The application of predictive analytics to underwriting often has been cast as a question of art versus science. Traditionally, underwriters have shown some resistance to the penetration of technology into their territory on the grounds that, when all is said and done, underwriting is an art. But more recently, they seem to have acknowledged that rather than being adversaries, science and art are partners in a common enterprise.
Underwriters have come to appreciate technology much the way agents have: They have discovered that it makes their lives easier, freeing them of administrative drudgery and conserving their time for tasks that genuinely require their intelligence and expertise.
A further driver of the penetration of analytics into underwriting and pricing is the inexorable demographic fact that underwriters are becoming scarce. With the number of underwriters diminishing, technology simply is necessary to pick up the slack. That has been the case in the increasing development of underwriting support systems that use rules engines and analytics to "jet issue" or otherwise simplify the underwriting process by automating those aspects of it that -- with the aid of technology -- can literally be called "no-brainers."
The utility of analytic technologies for underwriting and pricing, however, goes well beyond the efficiency gains. More and more, analytics are being applied to create a competitive edge in an increasingly commoditized business, both at the micro level of pricing and at the macro level of product-portfolio and line-of-business performance.
"We're taking this to the next level of sophistication in terms of identifying the analytics that will generate truly unique insights for building more competitive products because that's really where the game in insurance will be won," opines Gail McGiffen, a partner with Accenture (Chicago). Unfortunately, carriers anxious to improve their competitive position all too often have embarked on data capture efforts that have yielded more quantity than quality, she suggests.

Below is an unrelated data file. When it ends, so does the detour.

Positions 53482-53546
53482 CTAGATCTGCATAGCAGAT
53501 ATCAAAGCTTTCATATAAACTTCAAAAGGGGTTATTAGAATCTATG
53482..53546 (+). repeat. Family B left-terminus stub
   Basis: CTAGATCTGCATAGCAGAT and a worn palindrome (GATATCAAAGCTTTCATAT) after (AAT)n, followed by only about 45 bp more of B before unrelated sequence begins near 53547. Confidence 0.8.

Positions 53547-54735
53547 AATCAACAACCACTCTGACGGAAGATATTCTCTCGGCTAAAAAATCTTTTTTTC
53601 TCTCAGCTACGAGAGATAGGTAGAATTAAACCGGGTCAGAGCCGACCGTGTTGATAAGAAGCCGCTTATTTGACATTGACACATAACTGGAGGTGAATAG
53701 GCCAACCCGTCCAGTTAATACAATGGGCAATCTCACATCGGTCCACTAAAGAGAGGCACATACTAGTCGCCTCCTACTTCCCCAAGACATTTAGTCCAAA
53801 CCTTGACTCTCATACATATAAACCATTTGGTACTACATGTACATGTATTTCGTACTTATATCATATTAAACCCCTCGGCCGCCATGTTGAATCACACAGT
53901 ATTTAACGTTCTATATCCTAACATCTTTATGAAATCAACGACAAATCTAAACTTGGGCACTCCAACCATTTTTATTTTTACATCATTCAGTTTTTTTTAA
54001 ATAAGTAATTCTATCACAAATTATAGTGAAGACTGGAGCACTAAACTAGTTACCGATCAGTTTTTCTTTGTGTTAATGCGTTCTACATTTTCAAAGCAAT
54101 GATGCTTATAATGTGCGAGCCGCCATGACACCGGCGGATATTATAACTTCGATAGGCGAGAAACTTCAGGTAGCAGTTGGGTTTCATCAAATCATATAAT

As impressive an accomplishment as capturing more data more efficiently and organizing it neatly into data warehouses may be, insurers need to focus on precisely what they are going to use that data for, McGiffen says. "It isn't enough to just dump data into management information systems and reports," she insists. "It is extremely important to focus on the KPIs [key performance indicators] that drive business outcomes."
Other insurers would do well, McGiffen advises, to heed the concerns expressed by an Accenture client: "The last thing in the world I want is to have my very busy underwriters in the field getting more reports with all this data loaded in their in-boxes," the client said. "Where I really want to go is faster and, yes, more reports, but greater precision in the types of analytics and therefore the data to support it."
When carriers do approach predictive analytics build-out with the proper focus on quality, the implementation process itself is likely to be illuminating, according to Mark Gorman, the Minneapolis-based principal of consulting firm Mark B. Gorman & Associates. "Typically the communication they share and the insight they gain have already improved the business even before the implementation," he comments. "This is all about turning data into information, information into knowledge and knowledge into behavior -- whether that behavior be human or automated."
In the P&C industry, some of the greatest analytics-related focus currently is on a combination of human and automated behavior. As carriers have mastered the use of rules and analytics for underwriting simpler lines of business, such as personal auto, P&C insurers have begun to focus more on applying predictive analytics to automate some commercial lines, such as commercial auto and business owners' policy (BOP), according to Gorman.
Complex commercial risk -- along with non-P&C risks analogous in complexity -- is not amenable to the "jet-issue" treatment, Gorman adds. But it is very much amenable to the application of analytics in the form of automated decision-support rather than decision making. Essentially, Gorman says, "The system can make a recommendation that the underwriter can override, ignore or make an exception to."
Anthony O'Donnell has covered technology in the insurance industry since 2000, when he joined the editorial staff of Insurance & Technology. As an editor and reporter for I&T and the InformationWeek Financial Services of TechWeb he has written on all areas of information ... View Full Bio